It is tax season again! Often folks who are divorced and have children ask me how they should file taxes this year. Usually, in a divorce agreement, the parties agreed to alternate claiming the dependency exemption for their child. For instance, the custodial parent (using IRS language here) would claim the child for even-numbered years, and the non-custodial parent would claim for the odd-numbered years. When they file for taxes, they ask how this agreement works out with their tax filings.
I often explain that there are four “tax items” that are child-related: the dependency exemption, the child tax credit, the dependency care credit (and the exclusion for dependent care benefit), and the Earned Income Tax Credit.
IRS has a special rule for divorced parents or separated parents. In our scenario above, for Tax Year 2017, the noncustodial parent would claim the dependency exemption. There is an IRS Form 8332 for the custodial parent to fill out to release the exemption for that year. The noncustodial parent would also claim the child tax credit if he or she qualifies. For Tax Year 2017, only the custodial parent can claim the dependent care credit and the Earned Income Tax Credit for the child because the child lived with the custodial parent for more than six months of the year.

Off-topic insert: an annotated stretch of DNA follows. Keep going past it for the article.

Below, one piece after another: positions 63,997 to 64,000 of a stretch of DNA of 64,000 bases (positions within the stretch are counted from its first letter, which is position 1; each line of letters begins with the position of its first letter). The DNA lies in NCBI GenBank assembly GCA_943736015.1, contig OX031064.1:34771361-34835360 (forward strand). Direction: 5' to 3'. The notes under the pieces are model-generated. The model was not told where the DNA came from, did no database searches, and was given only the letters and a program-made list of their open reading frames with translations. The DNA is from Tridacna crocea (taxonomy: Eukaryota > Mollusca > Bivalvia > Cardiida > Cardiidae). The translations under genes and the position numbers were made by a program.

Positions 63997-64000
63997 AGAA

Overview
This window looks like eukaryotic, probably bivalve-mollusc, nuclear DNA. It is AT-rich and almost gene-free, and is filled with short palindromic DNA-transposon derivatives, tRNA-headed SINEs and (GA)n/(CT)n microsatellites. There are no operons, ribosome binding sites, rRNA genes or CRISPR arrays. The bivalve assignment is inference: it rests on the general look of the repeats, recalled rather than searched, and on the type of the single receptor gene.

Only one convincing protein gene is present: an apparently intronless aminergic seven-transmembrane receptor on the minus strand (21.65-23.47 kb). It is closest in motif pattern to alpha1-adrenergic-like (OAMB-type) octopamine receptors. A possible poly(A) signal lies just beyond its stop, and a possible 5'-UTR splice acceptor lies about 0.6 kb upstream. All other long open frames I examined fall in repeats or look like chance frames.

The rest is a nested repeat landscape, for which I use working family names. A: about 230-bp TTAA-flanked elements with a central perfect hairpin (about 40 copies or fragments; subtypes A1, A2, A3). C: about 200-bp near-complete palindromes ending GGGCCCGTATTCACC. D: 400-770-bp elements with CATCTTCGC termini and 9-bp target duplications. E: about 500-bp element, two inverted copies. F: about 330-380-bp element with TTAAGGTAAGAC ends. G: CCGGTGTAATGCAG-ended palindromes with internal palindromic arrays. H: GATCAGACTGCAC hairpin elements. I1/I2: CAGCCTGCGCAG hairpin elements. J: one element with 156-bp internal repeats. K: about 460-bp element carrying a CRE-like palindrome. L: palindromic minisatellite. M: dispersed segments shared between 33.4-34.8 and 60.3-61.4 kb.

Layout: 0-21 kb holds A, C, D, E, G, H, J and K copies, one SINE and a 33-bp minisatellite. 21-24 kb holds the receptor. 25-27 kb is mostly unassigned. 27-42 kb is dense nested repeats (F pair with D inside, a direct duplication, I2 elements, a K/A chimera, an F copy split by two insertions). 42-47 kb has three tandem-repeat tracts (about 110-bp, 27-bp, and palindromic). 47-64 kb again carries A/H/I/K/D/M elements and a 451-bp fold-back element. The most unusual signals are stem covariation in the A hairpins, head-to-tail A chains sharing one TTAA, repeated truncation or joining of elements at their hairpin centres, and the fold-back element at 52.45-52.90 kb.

To put it another way, when you alternate claiming the dependency exemption, the custodial parent will usually qualify for two of the four child-related taxes even when the non-custodial parent claims the exemption.
On a related note for immigrant families, it is important to remember that folks with Individual Taxpayer Identification Number (ITIN) do not qualify for Earned Income Tax Credit.
For more information, please see this IRS Frequently Asked Questions page for Divorced and Separated Parents. We regularly represent parents in Probate and Family Courts on issues relating to child support, child custody and Modification Complaints. Contact us for a complimentary phone consultation.